Sri Lanka will cooperate with Australia to investigate, track down and bring to justice the masterminds who are involved in-migrant smuggling, said President Mahinda Rajapaksa during his meeting with the visiting Australian Foreign Minister Stephen Smith. Smith's visit comes in the wake of the government's attempt to reach an agreement over the destiny of 78 asylum seekers onboard an Australian customs ship, the Oceanic Viking.
Agencies reported Oceanic Viking, which is still in Indonesian waters, counts the fourth week. Sri Lankans are refusing to board off to avoid being taken to Indonesia. An Australian High Commission spokesperson told HT that Smith's day visit was ``unscheduled'' and purely to resolve the issue of the asylum seekers.
Rajapaksa, according to a statement from the President's office, added that the government is concerned about people who are being victimised and trafficked by criminal elements. He stressed that the government will leave no room for criminals to damage the good image of Sri Lanka by false accusations of migrants being subject to various harassments. He further said that the government is ready to take back those who tried to migrate. A Memorandum of Understanding was signed between the two countries concerning legal cooperation against the smuggling of migrants.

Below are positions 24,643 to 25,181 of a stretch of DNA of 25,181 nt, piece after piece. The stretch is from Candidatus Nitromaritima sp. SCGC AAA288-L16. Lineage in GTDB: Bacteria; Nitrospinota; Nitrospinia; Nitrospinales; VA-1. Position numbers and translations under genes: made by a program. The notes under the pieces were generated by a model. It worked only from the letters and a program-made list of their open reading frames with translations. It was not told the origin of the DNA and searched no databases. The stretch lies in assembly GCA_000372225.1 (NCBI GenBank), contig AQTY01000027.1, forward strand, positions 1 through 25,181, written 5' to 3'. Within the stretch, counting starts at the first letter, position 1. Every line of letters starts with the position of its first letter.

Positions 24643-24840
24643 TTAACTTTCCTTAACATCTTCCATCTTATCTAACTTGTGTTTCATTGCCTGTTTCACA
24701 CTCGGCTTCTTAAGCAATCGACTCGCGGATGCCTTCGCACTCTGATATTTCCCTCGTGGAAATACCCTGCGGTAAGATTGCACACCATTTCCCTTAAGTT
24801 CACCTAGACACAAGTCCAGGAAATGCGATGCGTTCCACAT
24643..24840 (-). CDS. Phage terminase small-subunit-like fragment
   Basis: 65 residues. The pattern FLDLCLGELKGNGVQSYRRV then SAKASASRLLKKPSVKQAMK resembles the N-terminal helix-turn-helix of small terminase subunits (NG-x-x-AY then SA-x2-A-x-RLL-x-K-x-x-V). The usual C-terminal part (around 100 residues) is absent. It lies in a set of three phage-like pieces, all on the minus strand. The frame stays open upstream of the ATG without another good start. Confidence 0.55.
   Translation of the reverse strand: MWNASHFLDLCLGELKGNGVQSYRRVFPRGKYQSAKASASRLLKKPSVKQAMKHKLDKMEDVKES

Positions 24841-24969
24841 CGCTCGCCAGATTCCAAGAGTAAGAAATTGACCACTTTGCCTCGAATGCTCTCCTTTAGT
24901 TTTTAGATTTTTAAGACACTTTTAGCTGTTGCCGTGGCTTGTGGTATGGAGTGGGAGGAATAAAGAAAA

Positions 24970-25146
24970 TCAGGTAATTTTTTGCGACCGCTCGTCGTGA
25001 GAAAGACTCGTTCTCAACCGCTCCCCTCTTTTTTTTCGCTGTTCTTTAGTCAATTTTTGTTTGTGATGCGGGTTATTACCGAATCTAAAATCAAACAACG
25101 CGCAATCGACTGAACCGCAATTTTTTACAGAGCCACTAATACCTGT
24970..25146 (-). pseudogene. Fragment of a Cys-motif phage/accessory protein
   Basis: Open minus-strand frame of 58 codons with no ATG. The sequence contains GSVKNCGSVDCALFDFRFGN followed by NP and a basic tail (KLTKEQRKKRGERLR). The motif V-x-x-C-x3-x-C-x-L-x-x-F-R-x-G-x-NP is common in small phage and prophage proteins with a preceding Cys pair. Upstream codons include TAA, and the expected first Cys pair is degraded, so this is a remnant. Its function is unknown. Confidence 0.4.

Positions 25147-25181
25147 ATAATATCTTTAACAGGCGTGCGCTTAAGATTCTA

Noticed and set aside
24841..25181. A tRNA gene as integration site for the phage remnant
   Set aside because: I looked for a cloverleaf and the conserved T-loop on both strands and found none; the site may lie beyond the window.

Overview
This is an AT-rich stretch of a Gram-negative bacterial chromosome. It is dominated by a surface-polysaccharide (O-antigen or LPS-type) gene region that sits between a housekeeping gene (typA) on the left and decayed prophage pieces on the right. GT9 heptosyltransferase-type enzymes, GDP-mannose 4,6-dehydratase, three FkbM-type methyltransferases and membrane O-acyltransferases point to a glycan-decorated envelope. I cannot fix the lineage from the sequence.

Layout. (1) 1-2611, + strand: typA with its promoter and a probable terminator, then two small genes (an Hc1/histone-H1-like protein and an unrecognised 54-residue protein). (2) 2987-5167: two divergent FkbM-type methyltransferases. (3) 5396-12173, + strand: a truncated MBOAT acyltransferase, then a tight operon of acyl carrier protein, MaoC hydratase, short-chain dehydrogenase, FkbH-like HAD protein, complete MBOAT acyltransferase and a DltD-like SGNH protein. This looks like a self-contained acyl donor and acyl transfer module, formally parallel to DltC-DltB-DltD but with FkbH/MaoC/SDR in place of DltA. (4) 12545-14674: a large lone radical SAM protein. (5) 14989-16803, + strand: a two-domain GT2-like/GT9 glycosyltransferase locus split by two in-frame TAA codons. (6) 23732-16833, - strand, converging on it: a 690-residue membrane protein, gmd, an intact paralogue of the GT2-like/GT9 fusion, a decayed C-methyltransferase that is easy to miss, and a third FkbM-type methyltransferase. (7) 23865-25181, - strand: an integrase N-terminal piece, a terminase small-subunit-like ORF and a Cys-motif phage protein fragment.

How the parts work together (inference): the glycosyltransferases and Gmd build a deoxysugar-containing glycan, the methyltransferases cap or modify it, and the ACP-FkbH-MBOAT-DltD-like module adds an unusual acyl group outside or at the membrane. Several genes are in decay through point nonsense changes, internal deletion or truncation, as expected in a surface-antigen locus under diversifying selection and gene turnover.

"I will reiterate Australia's view that, having won the war, Sri Lanka now needs to win the peace through political reform and reconciliation," Smith, who was the first Australian foreign minister to visit since 2003, said in a statement prior to his departure to Sri Lanka, according to a DPA report.
For more than two weeks, 78 Sri Lankans have been refusing to disembark from an Australian Customs vessel moored off Indonesia's Bintan Island and demanding that the Oceanic Viking take them to Australia.
At Jakarta's request, the asylum seekers were rescued in international waters three weeks ago and by rights should disembark in Indonesia, agency reports said.
Canberra wants them to leave the ship for internment in an Australian-funded immigration detention centre at Tanjung Pinang on Bintan Island near Singapore. Indonesia, which is prepared to take them in for processing, has ruled out the use of force to get them off the Australian ship.